In a sleepy village just far enough from London...
Our first ABJDs arrived in Spring of 2005, and after long months of waiting, they were full of stories to tell us. Join us for a trip down memory lane, punctuated here and there with pictures from those first (and sometimes very blurry!) photostories...
Aramis Diderot, an ex-priest facing the prospect of re-entering the secular world, wants nothing more than a quiet retreat in the country. Little does he know that his humble rectory is about to become the center of a whirlwind adventure, one that will lead him through space and time. In the process he will find true love, magic, and a good bit of himself along the way.
Amandine, Diderot's older twin sister and his closest friend since childhood, urges him to stay in London with her. To her thinking, Diderot will do himself no good, holing up in a crumbly old pile in the middle of nowhere. But Diderot is firm. He has been badly hurt by the church he trusted, and he wants nothing more than to be alone for a while. Well, alone except for Djedefra, a surprisingly articulate cat whose commentary--perhaps for the better--remains unheard by his human companions.
And so Diderot makes the old church rectory his home, moving in with Djedefra, and his few treasured possessions.
With Amandine off on family business, Diderot gets used to peaceful, uneventful solitude. But he won't be alone for long.
The first stray to turn up is a friendly, not-too-bright mutt that Diderot finds hungry and cold in the rectory's adjacent graveyard. Amandine, newly back from Paris (and briefly a redhead!) takes to him right away. She names him D'artagnan, to Aramis' dismay. It's too much name for so silly a dog, so he's Dart, for short. When Amandine's traveling, he stays at the rectory.
Dart might be a dim bulb, but he knows when there's something funny in Diderot's dustbins. The next stray Diderot finds is considerably larger than Dart, and far more trouble.
The strange young man has no memory of who he is, or how he came to be in Diderot's alley, dressed in rags and shivering with cold. Diderot calls him Bellamy, after Bellamy Road, where the Rectory is located.
Diderot searches for guidance through his guilt...
While Bellamy tries to get used to this strange new place.
Eventually Bellamy begins to notice the charms of the village, as well as the charms of his host.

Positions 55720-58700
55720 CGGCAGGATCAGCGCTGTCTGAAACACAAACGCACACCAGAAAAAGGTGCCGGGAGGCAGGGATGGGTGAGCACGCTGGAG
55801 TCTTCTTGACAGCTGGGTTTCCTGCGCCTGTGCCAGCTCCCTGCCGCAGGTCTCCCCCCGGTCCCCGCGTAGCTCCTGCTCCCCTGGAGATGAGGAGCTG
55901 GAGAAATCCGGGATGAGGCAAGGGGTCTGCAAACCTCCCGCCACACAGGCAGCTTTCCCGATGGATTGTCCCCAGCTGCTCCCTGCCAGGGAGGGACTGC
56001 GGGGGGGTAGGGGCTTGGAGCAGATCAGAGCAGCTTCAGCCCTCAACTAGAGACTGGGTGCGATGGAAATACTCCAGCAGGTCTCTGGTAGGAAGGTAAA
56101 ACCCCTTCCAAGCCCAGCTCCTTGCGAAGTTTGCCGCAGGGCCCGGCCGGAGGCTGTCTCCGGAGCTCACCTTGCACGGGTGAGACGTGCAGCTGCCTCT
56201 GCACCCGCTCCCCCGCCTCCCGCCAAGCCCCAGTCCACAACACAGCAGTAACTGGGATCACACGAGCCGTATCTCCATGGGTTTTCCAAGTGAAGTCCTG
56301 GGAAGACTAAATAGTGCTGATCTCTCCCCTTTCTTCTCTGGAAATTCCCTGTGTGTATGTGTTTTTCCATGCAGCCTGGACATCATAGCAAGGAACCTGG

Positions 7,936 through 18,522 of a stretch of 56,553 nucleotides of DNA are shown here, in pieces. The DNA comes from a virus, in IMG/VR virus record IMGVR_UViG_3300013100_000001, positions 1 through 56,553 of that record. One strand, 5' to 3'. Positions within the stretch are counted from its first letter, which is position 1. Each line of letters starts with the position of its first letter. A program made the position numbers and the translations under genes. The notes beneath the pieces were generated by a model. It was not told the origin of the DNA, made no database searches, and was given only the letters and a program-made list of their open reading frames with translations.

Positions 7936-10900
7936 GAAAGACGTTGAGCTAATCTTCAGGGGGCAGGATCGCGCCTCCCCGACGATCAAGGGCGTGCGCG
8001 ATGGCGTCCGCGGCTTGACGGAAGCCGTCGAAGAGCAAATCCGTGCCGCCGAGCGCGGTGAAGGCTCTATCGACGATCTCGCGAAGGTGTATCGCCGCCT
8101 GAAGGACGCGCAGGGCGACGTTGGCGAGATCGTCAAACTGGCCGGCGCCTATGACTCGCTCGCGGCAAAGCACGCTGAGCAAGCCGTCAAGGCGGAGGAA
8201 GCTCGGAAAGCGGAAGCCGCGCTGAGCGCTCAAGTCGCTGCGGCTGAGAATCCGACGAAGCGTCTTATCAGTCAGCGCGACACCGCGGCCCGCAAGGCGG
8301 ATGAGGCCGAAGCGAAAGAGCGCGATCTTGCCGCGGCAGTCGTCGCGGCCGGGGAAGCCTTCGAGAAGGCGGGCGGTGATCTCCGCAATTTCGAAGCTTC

By the time Halloween arrives, Bellamy has settled into his new life.
Diderot, unable to ignore the growing attraction between them, confesses to the scandal that ended his tenure as a priest. While teaching art as his seminary, he fell in love with one of his students, but he hid his feelings away, never acting on them or confessing them. When a high-ranking priest was accused of abusing the young man, it was Diderot who served as the scapegoat. In his mind the crime of his guilt was enough to earn the punishment.
Bellamy convinces him otherwise.
Buoyed by Bellamy's love, Diderot discovers joy in his art once more.
But as the frost arrives, Bellamy's long-locked memories begin to surface. Christmas ornaments, a snowflake and a clock, stir something inside him.
Amandine has a New Year's encounter with a cat who is more than he seems. While she sleeps, a gift is left in trade for her kindness, and the stranger continues his search for someone...
And Bellamy, fully aware of who he is, can no longer pretend to be an ordinary human.
Left with only Bellamy's necklace, Diderot cuts away the past and, with Amandine, goes in pursuit of his future.
Bellamy's necklace leads them to a strange otherworld of snow and ice.
Where a tiny djinn named Moth (and Nicodemus, a large, bespectacled ginger cat) offer their assistance.
Diderot and Bellamy are reunited, but Nicodemus warns them all that Janus, the Lord of Time and Bellamy's father, will not be pleased. Bellamy ran away after he and his father had one of their many arguments, but Bellamy's inexperience with time travel caused him to become lost in the flow of time. By the time he arrived in Diderot's alley, his memories were lost.
Now that Bellamy has returned, Janus has no intentions of letting him go again. And he is none too pleased at finding two mortals in his timeless realm. The last mortal to trespass there was Bellamy's mother, and she long ago deserted Janus to go back to her own world.
It's Amandine who convinces the angry demigod that Bellamy would have died without her brother's aid, and that punishing them is no way to repay Diderot's kindness. Janus recognizes Amandine as the young woman who took care of him on New Year's Eve, when he came to Westraven disguised as a cat, hoping to find his son. In return for her care, Bellamy is allowed to stay with Diderot, provided he doesn't use his powers.
That spring, things in Westraven are back to normal. But before long, Moth and Nicodemus arrive, and announce that Janus needs to set up a small, temporal anomaly in the back cemetery, to use as his lodgings and to study this time period Bellamy finds so fascinating. Bellamy is not entirely thrilled at having his father so close, but for the most part it's an uneventful time.
Until someone else turns up in the alleyway...
Arouet is from 18th century France, and was fleeing the revolution when he wound up in Diderot's back garden.
Bellamy's inclined to blame his father for being messy with his time portals...
But Arouet's arrival is due to his necklace, which--like Bellamy's--pulls him towards his father in time of danger. His father, Janus.
Arouet is Bellamy's mortal brother, and his mother took him with her when she fled Janus' realm centuries ago. But before long, Arouet finds the future more comfortable than the past, especially where Amandine is concerned.
And that's where things stand in Westraven for now! But around here, something strange is always just around the corner.